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Causes for Chronic Pelvic Pain Syndrome and Chronic Urethritis

Discussion in 'General Discussion Subforum' started by chronicpelvicpain, Apr 2, 2021.

  1. So i've had chronic pelvic pain syndrome and other chronic symptoms like urethritis, hip pain, epididymitis and food allergies. I have been tested for everything and there is no sign of an infection or virus. I was beginning to think that it was a autoimmune condition (still may be) until I read something interesting which I quoted below:
    Biofilms are type of defense system that bacteria use to defend against medical treatments such as antibiotics. Generally when bacteria and other pathogens are free floating within the body they are susceptible to antibiotic treatments. However certain forms of bacteria, parasites and viruses form communities that protect themselves with a biofilm which is a kind of bio-glue forcefield.
    These types of biofilm communities can form in the gastrointestinal tract, urinary tract, respiratory system and sex organs. The biofilm makes these types of pathogens extremely hard to kill and can lead to chronic symptoms without any relief from traditional medical treatments.
    Biofilms have been associated with multiple chronic conditions such as chronic fatigue syndrome, fibromyalgia, inflammatory bowel disease, prostatitis, arthritis and other conditions. These biofilms may be constantly causing inflammation and wreaking havoc on the body all the while evading detection and common treatments.
    Treating an infection with biofilms can be a problem because you may not even be able to detect their existence. Antibiotic treatments may work for a little while but may only kill off a portion of the infection resulting in a return of symptoms later on. Some biofilm infections may even go into a dormant state and reactivate later making them hard to identify and treat.
    Some treatments that have worked for some people include long term antibiotic use although this can be extremely damaging on your overall health. Other treatments include naturopathic remedies and alternative techniques some of which are found in this book in later sections." (book: Chronic Pelvic Pain Syndrome, thomas B. smith, p.10-11) - article link

    Do you guys know anything about this? any insights? personal experiences? etc.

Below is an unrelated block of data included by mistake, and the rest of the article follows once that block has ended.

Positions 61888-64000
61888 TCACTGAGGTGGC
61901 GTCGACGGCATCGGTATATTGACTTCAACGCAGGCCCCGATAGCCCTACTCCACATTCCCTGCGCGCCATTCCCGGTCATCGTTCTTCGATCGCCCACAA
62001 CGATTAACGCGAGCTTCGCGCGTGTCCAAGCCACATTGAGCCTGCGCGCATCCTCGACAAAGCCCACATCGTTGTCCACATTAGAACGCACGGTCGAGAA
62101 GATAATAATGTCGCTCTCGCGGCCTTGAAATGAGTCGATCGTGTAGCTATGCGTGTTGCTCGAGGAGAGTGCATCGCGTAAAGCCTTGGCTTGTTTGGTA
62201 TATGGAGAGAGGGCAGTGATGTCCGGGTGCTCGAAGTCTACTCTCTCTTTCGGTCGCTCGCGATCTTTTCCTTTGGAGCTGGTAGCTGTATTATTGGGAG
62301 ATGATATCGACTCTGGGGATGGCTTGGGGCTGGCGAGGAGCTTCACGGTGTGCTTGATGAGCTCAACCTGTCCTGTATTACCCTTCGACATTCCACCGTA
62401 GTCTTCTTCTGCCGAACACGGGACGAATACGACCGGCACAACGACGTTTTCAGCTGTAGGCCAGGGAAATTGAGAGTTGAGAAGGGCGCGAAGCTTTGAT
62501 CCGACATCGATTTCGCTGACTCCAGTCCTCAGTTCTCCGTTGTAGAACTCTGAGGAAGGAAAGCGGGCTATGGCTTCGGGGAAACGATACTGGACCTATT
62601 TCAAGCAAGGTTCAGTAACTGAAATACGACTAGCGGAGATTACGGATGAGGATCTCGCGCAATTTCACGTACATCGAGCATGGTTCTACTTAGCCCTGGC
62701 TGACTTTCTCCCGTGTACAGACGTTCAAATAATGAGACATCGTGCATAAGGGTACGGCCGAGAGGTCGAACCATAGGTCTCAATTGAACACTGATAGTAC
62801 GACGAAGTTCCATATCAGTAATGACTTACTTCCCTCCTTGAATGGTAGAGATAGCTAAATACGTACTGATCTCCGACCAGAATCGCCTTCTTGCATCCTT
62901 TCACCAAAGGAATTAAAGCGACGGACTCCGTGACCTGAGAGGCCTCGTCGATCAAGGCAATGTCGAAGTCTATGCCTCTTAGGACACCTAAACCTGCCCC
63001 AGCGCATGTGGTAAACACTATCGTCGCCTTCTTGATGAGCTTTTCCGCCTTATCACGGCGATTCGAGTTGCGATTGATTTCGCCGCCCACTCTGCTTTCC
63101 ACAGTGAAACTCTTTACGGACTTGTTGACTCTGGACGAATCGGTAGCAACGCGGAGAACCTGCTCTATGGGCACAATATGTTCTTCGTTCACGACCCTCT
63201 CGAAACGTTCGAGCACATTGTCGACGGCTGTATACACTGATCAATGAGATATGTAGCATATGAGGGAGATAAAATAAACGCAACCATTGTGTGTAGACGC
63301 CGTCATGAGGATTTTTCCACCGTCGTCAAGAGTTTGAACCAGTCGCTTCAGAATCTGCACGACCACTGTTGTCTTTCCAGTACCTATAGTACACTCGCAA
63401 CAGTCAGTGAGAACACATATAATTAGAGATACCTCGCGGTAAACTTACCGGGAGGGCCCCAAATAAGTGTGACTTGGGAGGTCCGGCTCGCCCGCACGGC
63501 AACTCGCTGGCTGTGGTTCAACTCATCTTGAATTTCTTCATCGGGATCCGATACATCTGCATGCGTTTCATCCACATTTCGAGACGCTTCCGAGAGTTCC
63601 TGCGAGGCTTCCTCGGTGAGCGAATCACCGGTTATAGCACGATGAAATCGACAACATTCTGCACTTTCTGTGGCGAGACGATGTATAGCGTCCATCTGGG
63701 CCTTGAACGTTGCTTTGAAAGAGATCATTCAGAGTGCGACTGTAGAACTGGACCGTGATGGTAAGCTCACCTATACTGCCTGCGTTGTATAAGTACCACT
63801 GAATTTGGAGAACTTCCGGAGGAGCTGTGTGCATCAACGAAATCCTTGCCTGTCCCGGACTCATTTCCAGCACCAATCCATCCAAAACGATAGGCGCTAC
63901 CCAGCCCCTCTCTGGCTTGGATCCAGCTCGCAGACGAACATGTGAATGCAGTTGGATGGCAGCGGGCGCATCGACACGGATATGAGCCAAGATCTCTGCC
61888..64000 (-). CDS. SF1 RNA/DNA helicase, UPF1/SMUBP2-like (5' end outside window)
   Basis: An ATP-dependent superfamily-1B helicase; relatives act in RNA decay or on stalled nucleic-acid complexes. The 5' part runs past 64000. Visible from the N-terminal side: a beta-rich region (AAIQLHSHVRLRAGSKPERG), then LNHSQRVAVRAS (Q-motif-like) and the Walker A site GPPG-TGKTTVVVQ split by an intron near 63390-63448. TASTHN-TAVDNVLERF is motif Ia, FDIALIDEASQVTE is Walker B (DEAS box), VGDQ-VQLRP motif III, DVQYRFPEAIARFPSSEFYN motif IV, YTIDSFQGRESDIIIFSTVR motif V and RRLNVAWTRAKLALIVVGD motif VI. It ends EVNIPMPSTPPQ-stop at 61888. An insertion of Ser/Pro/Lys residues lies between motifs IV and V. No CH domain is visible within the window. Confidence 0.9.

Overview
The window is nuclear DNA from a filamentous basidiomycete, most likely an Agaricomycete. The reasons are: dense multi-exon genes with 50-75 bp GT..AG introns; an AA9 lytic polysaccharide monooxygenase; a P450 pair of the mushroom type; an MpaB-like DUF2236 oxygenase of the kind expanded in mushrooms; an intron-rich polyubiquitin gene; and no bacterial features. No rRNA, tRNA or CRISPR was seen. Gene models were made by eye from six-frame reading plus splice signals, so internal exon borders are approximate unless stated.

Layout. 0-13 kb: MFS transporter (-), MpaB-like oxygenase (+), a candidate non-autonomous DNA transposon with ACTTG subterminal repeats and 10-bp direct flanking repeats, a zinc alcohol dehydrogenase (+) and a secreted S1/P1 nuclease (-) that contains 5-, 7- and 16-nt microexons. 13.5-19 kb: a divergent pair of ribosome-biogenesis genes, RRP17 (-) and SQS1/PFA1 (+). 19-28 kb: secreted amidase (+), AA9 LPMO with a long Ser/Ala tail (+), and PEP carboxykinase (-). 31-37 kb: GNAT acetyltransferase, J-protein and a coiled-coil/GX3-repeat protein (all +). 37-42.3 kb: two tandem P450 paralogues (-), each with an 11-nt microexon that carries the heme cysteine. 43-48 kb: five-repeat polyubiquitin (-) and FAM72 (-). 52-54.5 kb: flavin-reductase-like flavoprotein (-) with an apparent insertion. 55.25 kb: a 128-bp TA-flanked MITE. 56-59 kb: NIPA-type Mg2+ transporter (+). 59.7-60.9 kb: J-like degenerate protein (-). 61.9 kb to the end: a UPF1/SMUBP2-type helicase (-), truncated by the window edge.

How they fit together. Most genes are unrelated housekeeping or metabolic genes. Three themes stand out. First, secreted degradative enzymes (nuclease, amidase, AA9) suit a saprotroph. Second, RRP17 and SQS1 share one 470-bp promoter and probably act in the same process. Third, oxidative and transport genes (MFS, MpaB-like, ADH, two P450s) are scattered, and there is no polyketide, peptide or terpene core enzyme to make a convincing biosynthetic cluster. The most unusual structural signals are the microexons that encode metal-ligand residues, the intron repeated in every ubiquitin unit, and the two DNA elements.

Last edited: Apr 3, 2021
  2. JanAtheCPA

    JanAtheCPA Beloved Grand Eagle

    You ultimately have to ask this question: do you accept that there are physiological consequences that result from experiencing long-term emotional stress and distress?

    Thanks to what medical science has been learning for a number of years, I would already have answered Yes to that question well before the train wreck that was 2020.

    Last June, after two months of increasing pain and disability in my hands and feet, I was diagnosed with sudden-onset and very-late-in-life(age 69) RA. I have absolutely NO family history of any autoimmune conditions on either side of my family. To me, there is only one reason for my RA, and that was recent stress and emotional distress (shutdown logistics and dysfunctional interactions, on top of several years of worsening world affairs, and of course all suddenly overwhelmed with COVID grief and isolation). In spite of everything I know about this work, I managed to become mindless and overloaded and I kept saying Yes when I should have said No, or at least taken self-compassion seriously, and done something to take care of myself a whole lot better.

    I consulted Dr. Schecter, MD (TMS practitioner) who confirmed that stress could indeed be at the root of my RA - however, he said that now that I had it, I couldn't just treat it with TMS techniques - I also have to be a good patient and take the medication and go in for the quarterly blood tests, AND work on reducing my stress, AND, by the way, had I ever considered therapy? So I've been talking to a therapist since then, and learned far more about how poorly I treat myself than I had discovered in 9 years of doing this work prior to 2020. I also gave up sugar (a huge source of pandemic comfort) which made a surprisingly big difference.

    That's my personal experience. The book that convinced me that our emotions can really make us sick and cause physiological changes is "When The Body Says No" by Dr. Gabor Mate, MD. The subtitle is "The Stress-Disease Connection".

    Traditional medical research is coming around to the stress-disease connection. A nurse friend gave me a booklet on inflammatory conditions, published by Harvard Medical School, and every time I turned a page, lifestyle factors were featured prominently, especially stress. Also prominent among reasons for, and recommendations to treat inflammatory conditions, were exercise and diet, particularly reducing sugar. But it was really quite shocking how often stress came up, over and over and over again.

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